Unlike The Magician’s Nephew (a blend of fresh and old, ancient and new) this story delves into the nitty-gritty of the path that lies before every human.
Sooner or later, we all step through a door that forces us to make our choice. Are we with the Witch, or are we with Aslan?
This book more than any of the other Narnia books (except, perhaps, for The Last Battle) contains the clearest and most linear allegory paralleling the Bible and human history, as it shows a supposed follower turning traitor on the true king and then that king’s resurrection and redemption for all those that love him as he sends the Enemy into eternal death.
My eyes grow moist as I read Aslan’s sacrifice and my heart leaps with gladness when I read about his resurrection. The Lion The Witch and the Wardrobe is a bit of melody to a song I never grow tired of hearing, and it’s only sweeter every time I listen to it.
I usually NEVER like the sequel of a book, it’s almost a physical impossibility for me. It’s quite bothersome and, at times, downright upsetting.
I’m going to do a slightly different format for this review and list all the “sequelitis” problems (or story problems) I usually have with this kind of scenario and how this book rose above those pitfalls.
1. The usual solution for a character caught between two worlds is to have them ultimately choose which world they belong in (Pocahontas, Balto, Tarzan . . . I could go on) but Palace of Stone showed a more realistic solution in the fact that Miri and Pedar, as artists and scholars, couldn’t resolve themselves to just one way of life but realized that a balance and a blend was a viable possibility.
2. The love triangle. We’ve seen this one before, the girl moves into the city and meets a new guy and experiences doubts about her hometown boy because he’s distracted and suddenly doesn’t seem interested in her, blah, blah, blah. This is really the only book I can think of that executed this cliche well. Palace of Stone really captured Miri’s mental and emotional implosion as she steps into such a foreign world, and we experienced her doubts right along with her.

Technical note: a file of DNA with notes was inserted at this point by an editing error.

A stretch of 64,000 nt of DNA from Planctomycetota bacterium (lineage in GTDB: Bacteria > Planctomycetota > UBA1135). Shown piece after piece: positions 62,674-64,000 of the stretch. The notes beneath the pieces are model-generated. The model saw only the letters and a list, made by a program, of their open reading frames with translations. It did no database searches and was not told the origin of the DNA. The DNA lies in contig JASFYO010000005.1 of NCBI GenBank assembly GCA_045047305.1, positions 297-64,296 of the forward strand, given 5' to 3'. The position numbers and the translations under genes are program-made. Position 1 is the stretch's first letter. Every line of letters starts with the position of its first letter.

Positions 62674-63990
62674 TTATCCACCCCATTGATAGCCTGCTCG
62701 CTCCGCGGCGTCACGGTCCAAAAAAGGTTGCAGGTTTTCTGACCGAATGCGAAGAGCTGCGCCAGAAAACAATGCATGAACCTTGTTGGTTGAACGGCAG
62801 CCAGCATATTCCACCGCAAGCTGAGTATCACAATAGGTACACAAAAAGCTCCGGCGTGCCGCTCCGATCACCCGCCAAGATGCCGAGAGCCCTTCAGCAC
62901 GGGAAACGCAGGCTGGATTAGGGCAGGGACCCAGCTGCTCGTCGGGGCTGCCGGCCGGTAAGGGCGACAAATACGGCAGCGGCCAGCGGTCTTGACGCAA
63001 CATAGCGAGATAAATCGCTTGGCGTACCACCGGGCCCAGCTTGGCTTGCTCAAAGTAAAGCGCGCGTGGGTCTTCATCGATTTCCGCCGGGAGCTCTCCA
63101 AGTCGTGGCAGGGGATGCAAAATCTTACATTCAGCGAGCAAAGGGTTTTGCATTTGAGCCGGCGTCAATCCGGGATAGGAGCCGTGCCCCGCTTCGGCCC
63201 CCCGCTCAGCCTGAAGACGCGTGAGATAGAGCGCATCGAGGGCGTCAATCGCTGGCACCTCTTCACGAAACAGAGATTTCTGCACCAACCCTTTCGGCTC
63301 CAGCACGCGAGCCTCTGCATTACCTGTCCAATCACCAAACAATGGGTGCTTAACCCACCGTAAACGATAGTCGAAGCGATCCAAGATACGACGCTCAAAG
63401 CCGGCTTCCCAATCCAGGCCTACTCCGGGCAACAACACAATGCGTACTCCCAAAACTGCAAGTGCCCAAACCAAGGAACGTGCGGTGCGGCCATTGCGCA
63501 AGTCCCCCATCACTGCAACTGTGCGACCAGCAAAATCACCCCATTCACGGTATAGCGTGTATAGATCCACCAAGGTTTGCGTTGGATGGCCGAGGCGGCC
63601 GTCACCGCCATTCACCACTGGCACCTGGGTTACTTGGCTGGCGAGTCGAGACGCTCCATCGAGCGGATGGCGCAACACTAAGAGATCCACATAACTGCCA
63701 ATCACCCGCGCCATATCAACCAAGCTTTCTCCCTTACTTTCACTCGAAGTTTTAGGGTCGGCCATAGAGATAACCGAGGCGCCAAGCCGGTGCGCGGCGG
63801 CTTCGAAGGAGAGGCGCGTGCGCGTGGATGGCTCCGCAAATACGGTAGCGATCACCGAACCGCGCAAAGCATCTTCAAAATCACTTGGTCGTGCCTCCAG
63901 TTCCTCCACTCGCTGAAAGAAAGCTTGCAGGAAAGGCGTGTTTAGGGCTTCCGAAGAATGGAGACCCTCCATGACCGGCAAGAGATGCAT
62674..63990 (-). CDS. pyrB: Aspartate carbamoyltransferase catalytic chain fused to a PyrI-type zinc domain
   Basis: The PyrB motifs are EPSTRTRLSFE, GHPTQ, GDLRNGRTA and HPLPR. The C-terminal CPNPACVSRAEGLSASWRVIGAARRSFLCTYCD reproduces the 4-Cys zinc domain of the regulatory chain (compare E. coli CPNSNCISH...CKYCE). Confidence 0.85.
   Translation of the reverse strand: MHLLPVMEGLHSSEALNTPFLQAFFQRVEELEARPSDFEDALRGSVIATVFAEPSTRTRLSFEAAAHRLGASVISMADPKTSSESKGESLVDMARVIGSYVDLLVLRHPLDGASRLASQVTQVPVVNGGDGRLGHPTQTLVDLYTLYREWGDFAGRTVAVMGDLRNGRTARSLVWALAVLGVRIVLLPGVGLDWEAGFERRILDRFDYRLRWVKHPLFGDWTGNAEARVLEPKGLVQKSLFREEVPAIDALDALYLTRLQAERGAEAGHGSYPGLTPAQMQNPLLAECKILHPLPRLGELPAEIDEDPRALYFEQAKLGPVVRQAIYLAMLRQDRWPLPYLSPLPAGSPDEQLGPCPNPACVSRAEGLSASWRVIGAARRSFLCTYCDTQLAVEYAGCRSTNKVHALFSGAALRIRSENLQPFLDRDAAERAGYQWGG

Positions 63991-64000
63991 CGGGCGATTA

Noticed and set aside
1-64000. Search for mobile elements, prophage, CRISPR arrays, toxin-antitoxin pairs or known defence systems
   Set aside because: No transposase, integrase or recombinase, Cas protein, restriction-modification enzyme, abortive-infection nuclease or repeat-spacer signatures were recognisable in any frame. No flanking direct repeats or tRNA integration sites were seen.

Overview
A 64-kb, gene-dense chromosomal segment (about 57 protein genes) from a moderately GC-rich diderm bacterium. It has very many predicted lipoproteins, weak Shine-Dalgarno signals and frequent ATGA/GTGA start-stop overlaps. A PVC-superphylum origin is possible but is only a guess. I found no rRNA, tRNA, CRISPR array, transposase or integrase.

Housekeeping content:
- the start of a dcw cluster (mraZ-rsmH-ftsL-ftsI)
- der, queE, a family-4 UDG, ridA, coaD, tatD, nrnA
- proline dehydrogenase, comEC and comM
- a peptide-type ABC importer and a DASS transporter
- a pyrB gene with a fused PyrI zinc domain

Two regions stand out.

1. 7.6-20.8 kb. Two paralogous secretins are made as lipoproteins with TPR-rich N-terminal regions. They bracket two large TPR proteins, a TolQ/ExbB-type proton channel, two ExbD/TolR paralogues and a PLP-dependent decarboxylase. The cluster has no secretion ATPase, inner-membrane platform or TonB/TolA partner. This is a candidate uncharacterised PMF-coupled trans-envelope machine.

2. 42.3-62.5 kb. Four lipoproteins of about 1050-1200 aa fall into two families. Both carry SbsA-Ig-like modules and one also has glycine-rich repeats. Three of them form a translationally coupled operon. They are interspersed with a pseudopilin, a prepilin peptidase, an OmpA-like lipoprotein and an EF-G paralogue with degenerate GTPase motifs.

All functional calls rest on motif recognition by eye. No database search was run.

Usually, I’m so annoyed with hometown boy, that I end up cheering on the new guy, but Palace of Stone but in enough obvious flaws in Timon and made it pretty clear from the start that he and Miri wouldn’t be compatible, keeping our loyalty in Pedar’s court.
I could go on, but suffice it to say, this is one of the best sequels I’ve read in a long time.
A hilarious original fairy tale where every line is packed with humor that is alternately sly, tongue-in-check play-ons, or bold-faced winks at the audience with a humor so broad, you have to groan a little even while you snicker.
This zany adventure had me laughing out loud every few pages (a rare thing for me) and is ridiculously self-aware. It’s very much in the vein of The Hero’s Guide To Storming Your Castle, but with its own unique spin, The Unicorn’s Tale is sure to amuse. If you’re looking for an unabashed fantasy novel that romps and mocks its way through every trope under the sun with a silliness that would put The Princess Bride to shame, this is the story for you. I enjoyed it immensely and highly recommend this clever little read.
Imagine a contemporary Christmas Carol with a less creepy story line and you might have an approximation of this story. After inhaling Mollie Reeder’s The Electrical Menagerie, I was eager to try anything else by this authoress, but wasn’t sure what to expect from this altogether different premise. Never fear, the Reeder touch is still present.
The novella moves along at a strong clip, sweeping us up into the main character’s confused plunge through a succession of dreams – or are they dreams? – and culminating in a very satisfying and truly sweet ending. A perfectly paced story full of heart but without the saccharine jingle-jangle that inhabits most Christmas stories with a narrator who remains sympathetic without wavering, even if he isn’t the most likable guy.
If you’re looking for a holiday story but aren’t an overly sentimental person – *raises hand* – this is just the ticket. And if you are a full-blown, holly-jolly Christmas Elf this will STILL satisfy you. There’s simply nothing to dislike here.
And there you have it, my friend! My favorite reads of 2019’s 1st quarter! Not a great deal, considering that’s three months worth of reading, but I guard my four and five stars as fiercely as Bilbo protecting a wounded Thorin.
*pauses a moment* *overwhelmed by the emotion of that scene*
Ahem. Anyway. Do you want me to keep doing these book review posts or are you tired of them?
Have you read any of these books, my fellow book lovers? If not, are you going to? Please notice that I added very convenient links for you to add these titles to your already top-heavy TBR pile! MUAHAHA!!! *sails out of the room in triumph*
What were some of your favorite reads of 2019 thus far? Let’s chat!